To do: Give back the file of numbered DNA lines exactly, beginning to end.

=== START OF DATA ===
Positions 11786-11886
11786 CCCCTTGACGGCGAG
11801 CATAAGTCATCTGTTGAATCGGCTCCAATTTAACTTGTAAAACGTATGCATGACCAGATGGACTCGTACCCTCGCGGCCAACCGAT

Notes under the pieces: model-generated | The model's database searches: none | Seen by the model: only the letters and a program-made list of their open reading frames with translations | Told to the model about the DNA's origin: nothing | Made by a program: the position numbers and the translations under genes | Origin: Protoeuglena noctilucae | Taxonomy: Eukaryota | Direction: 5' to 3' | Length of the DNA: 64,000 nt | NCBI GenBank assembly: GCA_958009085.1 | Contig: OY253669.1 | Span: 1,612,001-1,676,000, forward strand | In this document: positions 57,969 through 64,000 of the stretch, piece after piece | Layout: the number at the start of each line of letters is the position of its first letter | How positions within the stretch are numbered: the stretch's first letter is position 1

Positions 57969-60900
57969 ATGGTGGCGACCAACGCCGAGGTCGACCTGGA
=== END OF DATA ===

Positions 11786-11886
11786 CCCCTTGACGGCGAG
11801 CATAAGTCATCTGTTGAATCGGCTCCAATTTAACTTGTAAAACGTATGCATGACCAGATGGACTCGTACCCTCGCGGCCAACCGAT

Notes under the pieces: model-generated | The model's database searches: none | Seen by the model: only the letters and a program-made list of their open reading frames with translations | Told to the model about the DNA's origin: nothing | Made by a program: the position numbers and the translations under genes | Origin: Protoeuglena noctilucae | Taxonomy: Eukaryota | Direction: 5' to 3' | Length of the DNA: 64,000 nt | NCBI GenBank assembly: GCA_958009085.1 | Contig: OY253669.1 | Span: 1,612,001-1,676,000, forward strand | In this document: positions 57,969 through 64,000 of the stretch, piece after piece | Layout: the number at the start of each line of letters is the position of its first letter | How positions within the stretch are numbered: the stretch's first letter is position 1

Positions 57969-60900
57969 ATGGTGGCGACCAACGCCGAGGTCGACCTGGA